If you haven’t read last month’s post about The Drama Triangle, I suggest you read it now. If you have, I know you are eagerly awaiting the answer to how to get out of the Dreaded Drama Triangle. This month, I will provide a short answer. The long answer will be provided in many of the posts that follow.
For those in need of a quick refresher, the Drama Triangle describes a dynamic that shows up in our relationships whenever there is conflict or drama. The characters in this relational drama are the Victim, Rescuer and Persecutor. While we often have a main character, we all adopt each of these roles- often chasing each other around the triangle.
Victim – The part in us that believes we are not good enough. When in this role we feel distressed, vulnerable, and powerless to do anything about it.
Persecutor – The part in us that blames others for how we feel. It is someone else who is ‘not good enough’ not us. When in this role we feel angry and resentful.
Rescuer – The part in us that wants to save others from distress. We do this by instantly throwing advice, solutions, and positivity at the victim.
Put simply, the key to getting out of this unhealthy relationship dynamic is responsibility. Now I know this word is often tarnished with a sense of burden and obligation. But what if we break it into two words response-ability. Said in this way, it suggests we have the ability to choose a response. Has a more empowering ring to it, doesn’t it?
Last month, I challenged you to get to know your Victim, Rescuer, and Persecutor. The reason for this is when we learn how our body reacts and the automatic thoughts associated with each role being triggered, we can intercept our behavioural reaction and choose a different response. For example, when my rescuer gets triggered, it can literally feel like someone is tugging at my heartstrings. My thoughts then go into over-drive ‘what can I do’ ‘what will make you happy’. At this moment, I have a choice, to either strap on my rescuer’s cloak and throw some solutions at the person or put down my cloak, listen, empathise and ask the person how I can help.
While taking responsibility relates to all roles, the big one is our victim. If everyone took care of their own Victim, there would be no Persecutors or Rescuers. Now let me be clear when I say you need to take care of your own victim, I am not suggesting you need to do it alone. Not even close. We know there are a team of wannabe Rescuers out there eager to help – you just need to tell them how they can support you best. In doing this, work with people’s strengths and ensure both your practical and emotional needs are met. If your social network mainly consists of practical supporters, reach out to a professional service for emotional support (or vice-versa).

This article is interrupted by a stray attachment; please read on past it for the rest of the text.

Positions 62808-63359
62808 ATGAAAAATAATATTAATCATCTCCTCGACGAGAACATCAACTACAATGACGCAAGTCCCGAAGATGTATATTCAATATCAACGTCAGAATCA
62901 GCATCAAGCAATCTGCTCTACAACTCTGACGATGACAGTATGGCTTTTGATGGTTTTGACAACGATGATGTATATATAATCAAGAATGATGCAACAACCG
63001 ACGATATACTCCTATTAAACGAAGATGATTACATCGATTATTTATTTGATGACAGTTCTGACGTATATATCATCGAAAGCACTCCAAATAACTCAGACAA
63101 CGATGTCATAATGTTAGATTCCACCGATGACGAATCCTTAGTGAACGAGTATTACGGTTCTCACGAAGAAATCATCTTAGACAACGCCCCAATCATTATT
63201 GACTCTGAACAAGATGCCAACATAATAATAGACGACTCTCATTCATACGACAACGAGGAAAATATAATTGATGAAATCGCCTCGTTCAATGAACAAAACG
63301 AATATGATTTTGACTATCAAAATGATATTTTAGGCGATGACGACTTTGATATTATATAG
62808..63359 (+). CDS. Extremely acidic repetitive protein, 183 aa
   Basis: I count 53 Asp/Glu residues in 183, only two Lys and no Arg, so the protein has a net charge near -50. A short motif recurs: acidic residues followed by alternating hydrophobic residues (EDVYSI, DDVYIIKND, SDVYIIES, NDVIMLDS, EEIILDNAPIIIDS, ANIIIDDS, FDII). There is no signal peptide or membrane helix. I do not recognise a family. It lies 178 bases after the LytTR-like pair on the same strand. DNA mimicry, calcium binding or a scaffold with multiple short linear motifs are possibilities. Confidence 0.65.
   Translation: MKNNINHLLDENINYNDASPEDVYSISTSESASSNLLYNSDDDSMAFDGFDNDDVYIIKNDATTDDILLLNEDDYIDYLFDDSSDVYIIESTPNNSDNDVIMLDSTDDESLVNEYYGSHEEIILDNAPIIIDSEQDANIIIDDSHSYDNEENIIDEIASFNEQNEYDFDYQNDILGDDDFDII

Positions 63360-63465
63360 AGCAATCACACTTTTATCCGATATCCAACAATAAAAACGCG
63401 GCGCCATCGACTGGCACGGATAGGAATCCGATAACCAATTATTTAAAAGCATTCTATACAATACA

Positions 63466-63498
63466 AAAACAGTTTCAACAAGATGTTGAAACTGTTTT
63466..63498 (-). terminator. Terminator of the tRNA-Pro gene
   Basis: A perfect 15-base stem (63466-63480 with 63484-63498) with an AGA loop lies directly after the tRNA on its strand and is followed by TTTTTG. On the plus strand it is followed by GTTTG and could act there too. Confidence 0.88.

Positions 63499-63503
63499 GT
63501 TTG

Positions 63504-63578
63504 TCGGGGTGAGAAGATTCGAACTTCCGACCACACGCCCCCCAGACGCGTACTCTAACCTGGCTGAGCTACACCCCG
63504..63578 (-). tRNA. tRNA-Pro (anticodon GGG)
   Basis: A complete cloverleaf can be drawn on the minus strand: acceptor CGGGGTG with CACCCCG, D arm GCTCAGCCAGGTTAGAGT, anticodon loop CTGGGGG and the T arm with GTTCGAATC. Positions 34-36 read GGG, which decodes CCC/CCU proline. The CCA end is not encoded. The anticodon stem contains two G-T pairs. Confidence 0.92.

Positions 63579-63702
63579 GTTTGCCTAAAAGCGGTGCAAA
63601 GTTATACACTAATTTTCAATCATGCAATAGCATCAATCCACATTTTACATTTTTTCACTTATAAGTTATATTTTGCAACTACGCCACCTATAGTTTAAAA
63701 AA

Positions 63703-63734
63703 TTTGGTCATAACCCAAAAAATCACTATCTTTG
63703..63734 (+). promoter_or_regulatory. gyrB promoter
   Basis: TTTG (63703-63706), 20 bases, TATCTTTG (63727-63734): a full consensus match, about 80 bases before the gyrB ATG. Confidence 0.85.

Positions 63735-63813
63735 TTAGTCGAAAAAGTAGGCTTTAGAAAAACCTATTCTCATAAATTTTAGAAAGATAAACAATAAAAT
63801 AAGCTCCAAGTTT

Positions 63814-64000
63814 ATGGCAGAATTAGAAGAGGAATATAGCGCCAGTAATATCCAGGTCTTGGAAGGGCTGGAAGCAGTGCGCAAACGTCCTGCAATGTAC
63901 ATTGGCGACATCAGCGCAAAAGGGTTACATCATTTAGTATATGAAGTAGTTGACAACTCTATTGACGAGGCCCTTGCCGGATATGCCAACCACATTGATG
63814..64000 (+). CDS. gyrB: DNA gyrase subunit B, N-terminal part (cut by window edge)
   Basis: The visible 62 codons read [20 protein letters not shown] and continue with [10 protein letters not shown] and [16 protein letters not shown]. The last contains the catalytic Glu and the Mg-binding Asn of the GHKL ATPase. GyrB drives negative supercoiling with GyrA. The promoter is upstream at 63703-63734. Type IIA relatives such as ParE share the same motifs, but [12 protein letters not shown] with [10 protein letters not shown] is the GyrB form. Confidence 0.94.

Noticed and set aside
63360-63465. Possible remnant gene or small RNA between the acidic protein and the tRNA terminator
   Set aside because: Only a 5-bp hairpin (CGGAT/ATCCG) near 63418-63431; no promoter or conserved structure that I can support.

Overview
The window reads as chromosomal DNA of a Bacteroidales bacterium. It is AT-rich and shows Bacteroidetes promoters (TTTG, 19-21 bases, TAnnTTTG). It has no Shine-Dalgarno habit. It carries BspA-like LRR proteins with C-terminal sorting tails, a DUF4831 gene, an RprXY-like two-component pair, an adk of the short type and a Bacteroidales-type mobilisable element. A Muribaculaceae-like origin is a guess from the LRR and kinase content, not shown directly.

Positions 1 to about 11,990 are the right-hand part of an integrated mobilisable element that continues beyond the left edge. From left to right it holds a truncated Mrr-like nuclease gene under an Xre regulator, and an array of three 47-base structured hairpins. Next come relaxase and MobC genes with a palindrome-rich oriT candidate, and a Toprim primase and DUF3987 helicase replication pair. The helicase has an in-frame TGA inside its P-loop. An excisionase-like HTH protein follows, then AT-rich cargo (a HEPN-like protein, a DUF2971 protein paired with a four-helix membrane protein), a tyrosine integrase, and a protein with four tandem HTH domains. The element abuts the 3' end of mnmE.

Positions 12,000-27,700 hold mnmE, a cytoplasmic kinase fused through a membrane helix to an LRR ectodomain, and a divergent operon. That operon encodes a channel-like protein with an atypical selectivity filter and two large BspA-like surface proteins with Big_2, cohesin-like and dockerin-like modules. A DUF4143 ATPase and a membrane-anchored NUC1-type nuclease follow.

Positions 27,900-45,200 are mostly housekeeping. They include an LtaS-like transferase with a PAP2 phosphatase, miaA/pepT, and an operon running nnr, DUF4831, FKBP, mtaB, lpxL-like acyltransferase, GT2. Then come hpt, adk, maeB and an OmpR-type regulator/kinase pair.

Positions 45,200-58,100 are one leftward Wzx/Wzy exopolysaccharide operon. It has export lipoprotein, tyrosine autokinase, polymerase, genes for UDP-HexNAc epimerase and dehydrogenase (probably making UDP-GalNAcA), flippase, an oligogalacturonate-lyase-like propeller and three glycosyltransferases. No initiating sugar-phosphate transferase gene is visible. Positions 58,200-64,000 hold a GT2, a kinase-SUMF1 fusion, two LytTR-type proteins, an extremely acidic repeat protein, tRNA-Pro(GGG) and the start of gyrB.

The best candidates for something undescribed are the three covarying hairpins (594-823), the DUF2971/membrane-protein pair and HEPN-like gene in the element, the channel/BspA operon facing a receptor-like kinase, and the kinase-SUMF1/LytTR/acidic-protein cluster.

I can hear a chorus of Victims out there screaming, that’s not helpful, the problem is I don’t know how to help myself. After all, that is the victim’s job, it makes us feel powerless and without personal agency. One of my favourite tools for helping the victim shift out of this mindset is the Circle of Concern/Circle of Influence introduced in Stephen R Covey’s book The 7 Habits of Highly Effective People. Our Circle of Concern consists of everything we are worried about- work, finances, COVID, the war in Ukraine, relationships (and the list goes). When we are in the role of the Victim we often feel we are drowning in our concerns. The first step in taking responsibility is to work out which of these concerns you have the ability to respond to. You can then consider what aspects of this concern you have direct control over and what aspects you can influence.
By shifting our focus to what we can control and influence rather than our concerns and what we can’t control we can start to gain hope. I like Brene Brown’s description of hope as a cognitive process where we set realistic goals, develop different pathways on how to achieve these goals and believe that we can achieve them. When hope becomes a process rather than a feeling it becomes more attainable, it means we can choose a more hopeful path.
We can’t talk about taking responsibility without talking about the Persecutor. Our Persecutor’s whole role revolves around trying to make someone else responsible for our problems. Now here comes the outraged Persecutors telling me that other people are at fault and doing them wrong. Of course, other people’s actions have the ability to invoke painful emotions, however, we have the choice to fight fire with fire and hurt them back or choose a different response. When we opt for an assertive response rather than an aggressive reaction, we are more likely to be heard and have our needs and expectations met. We can’t necessarily change someone’s behaviour, but we can influence it.
I hope, this post helps you become more hopeful that getting out of the triangle is a realistic goal and the first step to achieving this is to take responsibility for the things you can influence and control. As I’ve mentioned the subsequent posts will continue to pave the way out. If you are ready to take action now, I’d love to help you map the pathways to your goals. Make an appointment below or get in touch firstname.lastname@example.org or 0419 191 863.